The name Dublin is derived from the Irish name Dubh Linn (meaning “black pool”). The common name for the city in Modern Irish is Baile Átha Cliath (meaning “town of the hurdled ford”). Áth Cliath is a place-name referring to a fording point of the Liffey in the vicinity of Heuston Station. Baile Átha Cliath was an early Christian monastery which is believed to have been situated in the area of Aungier Street currently occupied by Whitefriar Street Carmelite Church.
The subsequent Scandinavian settlement was on the River Poddle, a tributary of the Liffey, to the East of Christchurch, in the area now known as Wood Quay. The Dubh Linn was a lake used by the Scandinavians to moor their ships and was connected to the Liffey by the Poddle. The Dubh Linn and Poddle were covered during the early 1700s, and as the city expanded they were largely forgotten about. The Dubh Linn was situated where the Castle Garden is now located, opposite the Chester Beatty Library in Dublin Castle.
The writings of the Greek astronomer and cartographer Claudius Ptolemy provide perhaps the earliest reference to human habitation in the area now known as Dublin. In around A.D. 140 he referred to a settlement he called Eblana Civitas. The settlement ‘Dubh Linn’ dates perhaps as far back as the first century BC and later a monastery was built there, though the town was established in about 841 by the Norse. The modern city retains the Anglicised Irish name of the former and the original Irish name of the latter.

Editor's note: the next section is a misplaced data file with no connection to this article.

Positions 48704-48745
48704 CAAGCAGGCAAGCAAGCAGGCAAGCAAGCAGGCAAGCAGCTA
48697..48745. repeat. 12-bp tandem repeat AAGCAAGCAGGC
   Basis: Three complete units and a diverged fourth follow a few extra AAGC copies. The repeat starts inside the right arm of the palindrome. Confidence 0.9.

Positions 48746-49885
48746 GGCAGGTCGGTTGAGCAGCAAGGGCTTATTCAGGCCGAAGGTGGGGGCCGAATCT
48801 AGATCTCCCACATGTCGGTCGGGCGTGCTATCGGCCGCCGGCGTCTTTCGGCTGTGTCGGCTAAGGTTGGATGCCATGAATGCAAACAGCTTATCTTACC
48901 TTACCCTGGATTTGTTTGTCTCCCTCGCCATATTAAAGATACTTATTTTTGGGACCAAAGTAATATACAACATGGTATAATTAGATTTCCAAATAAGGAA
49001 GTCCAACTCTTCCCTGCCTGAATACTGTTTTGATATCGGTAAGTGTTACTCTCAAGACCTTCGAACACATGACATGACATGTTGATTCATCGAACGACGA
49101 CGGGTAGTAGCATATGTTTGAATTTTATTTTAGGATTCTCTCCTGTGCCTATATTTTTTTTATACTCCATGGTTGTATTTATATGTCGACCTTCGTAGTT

The formation of the new state resulted in changed fortunes for Dublin. It benefited more from independence than any Irish city, though it took a long time to become obvious. Through The Emergency (World War II), until the 1960s, Dublin remained a capital out of time: the city centre in particular remained at an architectural standstill, even nicknamed the last 19th Century City of Europe.
After the Union the city lost its economic momentum and unemployment, poverty and population increased significantly. Dublin went into a decline with many of the Georgian buildings deteriorating to tenements and the larger homes of the aristocracy being used for other purposes. Leinster House is now the Dail, the Irish Parliament (and the model for the White House, Washington which was designed by James Hoban a pupil of its architect, Richard Cassels) and Powerscourt House is now a shopping centre but was a post office.